Steamer Projections, Pythagorean Expectation and the AL Central

Most projection systems are out and some can be seen at FanGraphs, including Steamer, ZiPS, Oliver and even Fan predictions. I'm choosing Steamer because they seem to take playing time into consideration. Oliver gives every batter 600 PA regardless if they are a bench player or minor leaguer and ZiPS also over-projects playing time for bench/minor leaguers (for example, they project Steven Moya at 399 PA and Francisco Martinez at 479 PA).

Pythagorean Expectation is a formula developed by Bill James to show how many games "should" have been won based on how many runs a team has scored and allowed. The formula is:

Runs Scored^2/(Runs Scored^2 + Runs Allowed^2)

As can be seen, the similarity to the Pythagorean Theorem is the reason for its name. However, a more accurate formula is to use 1.83 as the exponent instead of 2. This is what Baseball Reference uses, so that's what I'm going to use for this experiment.

First, Steamer's projection for runs scored:

Miguel Cabrera 105
Ian Kinsler 92
Austin Jackson 88
Torii Hunter 80
Victor Martinez 69
Nick Castellanos 60
Jose Iglesias 58
Andy Dirks 52
Alex Avila 49
Rajai Davis 38
Don Kelly 26
Steve Lombardozzi 22
Bryan Holaday 18
Francisco Martinez 7
Jordan Lennerton 4
Ramon Cabrera 3
Hernan Perez 3
Total 774

Runs allowed is a little tricky, because they only show earned runs allowed:

Rick Porcello 77
Justin Verlander 76
Anibal Sanchez 75
Max Scherzer 70
Drew Smyly 55
Jose Alvarez 38
Bruce Rondon 25
Joba Chamberlain 24
Joe Nathan 22
Jose Ortega 22
Al Alburquerque 21
Evan Reed 18
Phil Coke 15
Luke Putkonen 13
Ian Krol 11
Casey Crosby 5
Kyle Lobstein 1
Justin Miller 1
Jose Valdez 1
Melvin Mercedes 1
Total 571

We need to convert this to all runs allowed. The standard is about 90% of all runs are earned, but the number has actually been higher over the last few years:

Year Runs Earned Runs ER/Runs
2013 20255 18750 92.6%
2012 21017 19341 92.0%
2011 20808 19067 91.6%
2010 21308 19629 92.1%
2009 22419 20779 92.7%
Total 105807 97566 92.2%

I'm going to use the five year average of 92.2%. 571/.922 = 619.

774 runs scored and 619 runs allowed gives a .601 winning percentage using the Pythagorean Expectation, for a win/loss record of 97-65. I've done the same thing for the rest of the AL Central:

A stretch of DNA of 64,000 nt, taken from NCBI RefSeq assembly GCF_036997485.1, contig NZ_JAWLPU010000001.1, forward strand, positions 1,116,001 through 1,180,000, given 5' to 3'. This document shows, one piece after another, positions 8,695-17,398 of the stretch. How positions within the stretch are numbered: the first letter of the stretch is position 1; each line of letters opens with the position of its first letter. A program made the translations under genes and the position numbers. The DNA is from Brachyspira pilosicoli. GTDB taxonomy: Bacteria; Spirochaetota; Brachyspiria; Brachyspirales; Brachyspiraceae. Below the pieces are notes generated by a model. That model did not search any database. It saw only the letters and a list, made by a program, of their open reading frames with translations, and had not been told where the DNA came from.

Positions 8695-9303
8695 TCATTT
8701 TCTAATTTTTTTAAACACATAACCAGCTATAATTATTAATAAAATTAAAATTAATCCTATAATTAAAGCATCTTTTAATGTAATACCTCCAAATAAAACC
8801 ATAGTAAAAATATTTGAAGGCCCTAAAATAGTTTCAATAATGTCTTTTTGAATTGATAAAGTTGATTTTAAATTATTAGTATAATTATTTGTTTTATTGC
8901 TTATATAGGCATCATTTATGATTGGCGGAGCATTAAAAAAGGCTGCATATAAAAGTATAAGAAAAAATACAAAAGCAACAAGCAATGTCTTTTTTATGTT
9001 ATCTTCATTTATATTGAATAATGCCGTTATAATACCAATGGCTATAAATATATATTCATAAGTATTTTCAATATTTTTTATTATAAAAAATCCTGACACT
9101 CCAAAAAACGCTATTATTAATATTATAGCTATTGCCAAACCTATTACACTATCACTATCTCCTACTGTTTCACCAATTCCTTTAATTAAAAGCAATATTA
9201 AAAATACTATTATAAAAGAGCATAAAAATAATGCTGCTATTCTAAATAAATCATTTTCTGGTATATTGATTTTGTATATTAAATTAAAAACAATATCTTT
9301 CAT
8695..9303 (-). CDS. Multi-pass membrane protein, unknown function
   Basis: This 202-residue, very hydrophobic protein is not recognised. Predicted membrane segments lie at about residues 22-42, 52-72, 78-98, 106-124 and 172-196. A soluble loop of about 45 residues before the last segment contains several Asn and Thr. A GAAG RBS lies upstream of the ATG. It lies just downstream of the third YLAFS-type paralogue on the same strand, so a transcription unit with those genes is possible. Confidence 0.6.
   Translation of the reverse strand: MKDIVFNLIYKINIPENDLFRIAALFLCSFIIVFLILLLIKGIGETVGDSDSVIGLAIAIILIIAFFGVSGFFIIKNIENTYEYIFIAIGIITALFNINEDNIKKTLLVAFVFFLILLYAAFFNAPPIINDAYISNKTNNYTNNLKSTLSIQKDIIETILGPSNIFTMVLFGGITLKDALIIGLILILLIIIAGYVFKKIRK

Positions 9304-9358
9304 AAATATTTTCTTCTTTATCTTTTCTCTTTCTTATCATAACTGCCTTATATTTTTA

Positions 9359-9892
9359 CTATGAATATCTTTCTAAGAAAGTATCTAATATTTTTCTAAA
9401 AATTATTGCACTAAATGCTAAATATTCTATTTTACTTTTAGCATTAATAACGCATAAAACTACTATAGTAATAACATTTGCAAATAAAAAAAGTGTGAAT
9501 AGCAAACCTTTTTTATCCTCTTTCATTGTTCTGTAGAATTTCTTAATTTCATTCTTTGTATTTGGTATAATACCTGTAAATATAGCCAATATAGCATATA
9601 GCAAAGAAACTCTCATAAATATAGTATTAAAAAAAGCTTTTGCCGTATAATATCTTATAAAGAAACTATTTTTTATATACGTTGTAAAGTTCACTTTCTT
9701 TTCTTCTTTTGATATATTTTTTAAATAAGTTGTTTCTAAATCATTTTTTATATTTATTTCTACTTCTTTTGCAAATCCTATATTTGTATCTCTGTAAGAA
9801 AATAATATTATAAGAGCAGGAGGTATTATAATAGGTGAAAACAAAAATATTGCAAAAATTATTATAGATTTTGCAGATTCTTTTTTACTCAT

Team Runs Runs Allowed W% Wins Losses
Tigers 774 619 0.601 97 65
Royals 721 639 0.555 90 72
Indians 672 622 0.535 87 75
White Sox 701 701 0.500 81 81
Twins 602 717 0.421 68 94

I could've ended it right there, but I wanted to see how much playing time was taken into effect. I added up the projected PA and IP and compared them to last year's totals:

2014 Projected PA 2013 PA Difference
Tigers 6247 6388 -141
Royals 6091 6093 -2
Indians 5711 6165 -454
White Sox 6038 6077 -39
Twins 5461 6212 -751

2014 Projected IP 2013 IP Difference
Tigers 1387 1462 2/3 -75 2/3
Royals 1282 1448 1/3 -166 1/3
Indians 1338 1441 1/3 -103 1/3
White Sox 1293 1455 -162
Twins 1382 1450 1/3 -68 1/3

As can be seen, they underestimated all around, although the Royals and White Sox' PA were pretty darn close. So how do we account for the lost playing time? To take the easy way out, I will assume a league average rate of run production. Basically, I took the same five-year league runs scored and divided it by league PA and IP to determine a league average rate:

2013 20255 0.109562 0.463997
2012 21017 0.114112 0.484762
2011 20808 0.112327 0.478044
2010 21308 0.114835 0.492041
2009 22419 0.119837 0.518095
Total 105807 0.114148 0.487335

So for the Tigers, I took the 0.114148 R/PA and multiplied it by the 141 difference to get an additional 16 runs scored (790 total) and the 0.487335 RA/IP and multiplied it by 75.66667 to get an additional 37 runs allowed (656 total). 790 runs and 656 runs allowed gives a new record of 95-67 using the Pythagorean Expectation. I did the same thing for the other teams in the AL Central:

Runs Runs Allowed W% Wins Losses
Tigers 790 656 0.584 95 67
Indians 724 672 0.534 87 75
Royals 721 720 0.501 81 81
Twins 688 750 0.461 75 87
White Sox 705 780 0.454 74 88

The biggest difference here is that the Indians are now in 2nd place instead of the Royals and the White Sox are now last instead of the Twins.

Of course, the Pythagorean Expectation doesn't always equal the real win/loss records. Take a look at last year's records:

Team Real W/L Pythagorean W/L Difference
Tigers 93-69 99-63 -6
Indians 92-70 90-72 2
Royals 86-76 87-75 -1
Twins 66-96 63-99 3
White Sox 63-99 67-95 -4

Going by Pythagorean W/L, the White Sox "should" have been ahead of the Twins by 4 games instead of behind them by 3 games.

Anyway, I just thought this would be a fun experiment.

This is a FanPost and does not necessarily reflect the views of the <em>Bless You Boys</em> writing staff.

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